x / cm
O
(a) Graph of l / cm versus x / cm
(b) Graph of l ' / cm versus x ' / cm

l
o

(a) (b
)
Statics (9)
Calculation :-
( i ) From the graph of l against x ,







( ii ) From the graph of l against x ' ,







Hence, density of the object A,



























slope
l
s
x
A
=
A
=
=
'
A W
- 3
- 3
- 3
kg m
kg m
kg m
s
s s
=

=
=
'
'
'
slope
l
s
x
A
=
A
=
=
Statics (10)
Discussion :- (a) Precautions
1. Ensure that the spring be stretched just enough and be horizontal for each selected value of x or x '
before the lengths of l or l ' are measured.
2. Ensure that the value of h remains constant by ascertaining that the reference mark P does not vary.
3. When taking the readings from a metre rule , ensure that the direction of vision is perpendicular to the
scale at the point whose reading is wanted to avoid parallax error.
4. Ensure that the metre rule is horizontal when the values of x, l , x ' or l ' are taken without any
oscillations of the object A.
5. While suspending the object A in water, ensure that it is completely submerged without it touching
any part of the beaker.
(b) Reliability of results
1. The result is accurate subject to the assumption that the spring is judged straight and horizontal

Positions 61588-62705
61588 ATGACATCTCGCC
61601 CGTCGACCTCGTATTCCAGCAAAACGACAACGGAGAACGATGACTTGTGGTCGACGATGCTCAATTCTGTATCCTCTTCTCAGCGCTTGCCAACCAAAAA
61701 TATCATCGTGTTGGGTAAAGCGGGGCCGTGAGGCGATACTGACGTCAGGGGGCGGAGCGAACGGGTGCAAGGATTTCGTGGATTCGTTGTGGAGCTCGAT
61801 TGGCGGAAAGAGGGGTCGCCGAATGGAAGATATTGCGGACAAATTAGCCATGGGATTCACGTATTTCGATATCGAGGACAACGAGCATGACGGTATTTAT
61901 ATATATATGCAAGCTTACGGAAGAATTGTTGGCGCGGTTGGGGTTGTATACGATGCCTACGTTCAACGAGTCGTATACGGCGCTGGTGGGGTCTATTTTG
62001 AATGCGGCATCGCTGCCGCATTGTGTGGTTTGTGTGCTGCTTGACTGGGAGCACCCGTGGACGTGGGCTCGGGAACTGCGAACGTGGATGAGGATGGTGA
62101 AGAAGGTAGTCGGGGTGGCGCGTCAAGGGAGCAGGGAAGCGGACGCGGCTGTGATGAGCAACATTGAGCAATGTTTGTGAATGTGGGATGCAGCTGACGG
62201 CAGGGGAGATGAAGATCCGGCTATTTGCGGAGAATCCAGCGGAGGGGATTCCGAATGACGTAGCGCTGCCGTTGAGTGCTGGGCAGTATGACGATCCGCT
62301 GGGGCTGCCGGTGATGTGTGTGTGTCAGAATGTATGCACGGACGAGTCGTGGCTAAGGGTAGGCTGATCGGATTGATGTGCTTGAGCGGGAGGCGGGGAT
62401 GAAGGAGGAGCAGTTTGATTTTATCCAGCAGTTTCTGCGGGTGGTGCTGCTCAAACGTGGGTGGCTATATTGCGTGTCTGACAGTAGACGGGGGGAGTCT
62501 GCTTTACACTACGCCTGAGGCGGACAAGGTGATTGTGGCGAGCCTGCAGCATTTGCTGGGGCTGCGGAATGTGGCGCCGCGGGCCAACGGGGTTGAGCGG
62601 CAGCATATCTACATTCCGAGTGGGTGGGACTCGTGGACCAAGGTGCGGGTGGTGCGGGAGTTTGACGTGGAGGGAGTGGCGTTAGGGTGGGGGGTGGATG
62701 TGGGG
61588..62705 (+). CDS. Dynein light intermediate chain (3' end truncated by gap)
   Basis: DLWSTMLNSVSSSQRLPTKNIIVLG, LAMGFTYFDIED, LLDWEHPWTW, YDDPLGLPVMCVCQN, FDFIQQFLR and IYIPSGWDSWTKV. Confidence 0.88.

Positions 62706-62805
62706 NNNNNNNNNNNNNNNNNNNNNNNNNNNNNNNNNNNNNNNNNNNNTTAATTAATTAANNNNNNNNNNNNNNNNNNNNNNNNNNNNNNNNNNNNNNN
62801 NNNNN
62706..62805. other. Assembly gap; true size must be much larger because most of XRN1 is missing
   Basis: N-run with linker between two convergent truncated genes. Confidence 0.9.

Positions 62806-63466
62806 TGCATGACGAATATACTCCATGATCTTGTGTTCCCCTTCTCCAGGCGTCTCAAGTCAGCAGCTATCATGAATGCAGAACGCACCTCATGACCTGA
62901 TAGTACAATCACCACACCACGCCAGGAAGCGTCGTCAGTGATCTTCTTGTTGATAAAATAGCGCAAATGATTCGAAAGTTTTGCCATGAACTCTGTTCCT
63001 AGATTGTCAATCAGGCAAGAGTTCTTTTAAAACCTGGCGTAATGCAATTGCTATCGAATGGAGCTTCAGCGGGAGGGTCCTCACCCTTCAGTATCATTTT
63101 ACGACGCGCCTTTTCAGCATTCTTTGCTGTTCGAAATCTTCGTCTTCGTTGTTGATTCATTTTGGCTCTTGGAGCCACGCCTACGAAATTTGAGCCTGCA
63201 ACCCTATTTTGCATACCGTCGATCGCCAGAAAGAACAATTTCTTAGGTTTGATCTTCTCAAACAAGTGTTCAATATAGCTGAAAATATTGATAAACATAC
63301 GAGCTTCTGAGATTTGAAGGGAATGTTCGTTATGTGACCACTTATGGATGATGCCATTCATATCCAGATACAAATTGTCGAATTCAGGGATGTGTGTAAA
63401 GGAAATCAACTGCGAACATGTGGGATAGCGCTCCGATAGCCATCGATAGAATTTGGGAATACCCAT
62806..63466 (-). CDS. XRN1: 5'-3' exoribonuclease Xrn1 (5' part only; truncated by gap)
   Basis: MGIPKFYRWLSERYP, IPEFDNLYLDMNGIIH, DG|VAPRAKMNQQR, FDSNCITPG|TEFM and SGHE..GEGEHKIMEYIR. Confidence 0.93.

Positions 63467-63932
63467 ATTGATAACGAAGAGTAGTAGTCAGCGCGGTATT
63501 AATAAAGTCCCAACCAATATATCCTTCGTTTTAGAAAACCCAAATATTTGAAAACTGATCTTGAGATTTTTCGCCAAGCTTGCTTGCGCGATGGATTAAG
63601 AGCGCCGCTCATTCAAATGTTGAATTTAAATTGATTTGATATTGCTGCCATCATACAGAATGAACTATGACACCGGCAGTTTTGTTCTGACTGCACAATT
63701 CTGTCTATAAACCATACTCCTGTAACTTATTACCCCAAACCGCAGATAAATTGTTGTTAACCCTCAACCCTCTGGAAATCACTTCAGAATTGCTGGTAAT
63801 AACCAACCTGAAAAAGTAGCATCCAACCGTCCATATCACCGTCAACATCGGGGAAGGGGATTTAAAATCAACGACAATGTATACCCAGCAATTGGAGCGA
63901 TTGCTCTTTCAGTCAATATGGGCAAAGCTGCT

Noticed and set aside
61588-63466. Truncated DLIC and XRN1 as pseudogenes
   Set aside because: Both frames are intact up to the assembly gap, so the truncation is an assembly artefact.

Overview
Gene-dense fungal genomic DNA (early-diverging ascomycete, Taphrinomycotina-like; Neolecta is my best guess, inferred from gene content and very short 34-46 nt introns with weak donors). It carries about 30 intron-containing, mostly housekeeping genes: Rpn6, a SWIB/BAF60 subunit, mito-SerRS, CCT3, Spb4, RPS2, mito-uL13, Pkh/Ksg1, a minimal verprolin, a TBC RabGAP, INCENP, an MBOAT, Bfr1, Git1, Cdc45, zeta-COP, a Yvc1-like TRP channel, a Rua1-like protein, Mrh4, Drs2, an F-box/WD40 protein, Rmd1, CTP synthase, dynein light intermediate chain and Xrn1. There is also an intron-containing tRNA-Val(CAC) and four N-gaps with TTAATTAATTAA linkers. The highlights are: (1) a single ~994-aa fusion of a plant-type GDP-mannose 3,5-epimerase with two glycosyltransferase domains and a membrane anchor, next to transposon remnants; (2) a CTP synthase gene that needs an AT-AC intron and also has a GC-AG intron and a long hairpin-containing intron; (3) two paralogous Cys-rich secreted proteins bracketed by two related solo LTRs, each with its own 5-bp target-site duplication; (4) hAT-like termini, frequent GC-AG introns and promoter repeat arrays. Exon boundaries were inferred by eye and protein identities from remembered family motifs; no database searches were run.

when the values of x, l , x ' or l ' are taken. ( The spring may sag slightly due to its weight,
especially when the inclined angle is small, which jeopardises accuracy. )
2. The accuracy of the result is also subject to the assumed accuracy of the substituted density of
water of
W
= 1000 kg m
3
under the experimental conditions.
(c) Comment
1. The metre rule should be placed as close as possible alongside the spring or plane containing the
plumb line and the supporting string so that readings without parallax error on it can be facilitated.
2. The spring should not be stretched beyond its proportional limit so that its Hookes constant k
remains unaltered which is essential.
3. For a given angle of inclination , bigger h gives bigger corresponding x or x ' which
themselves give smaller fractional errors in their measurements which improve overall accuracy
and hence bigger h should be used.
Conclusion - The density of the object A,
A
= ________________ kg m


3
.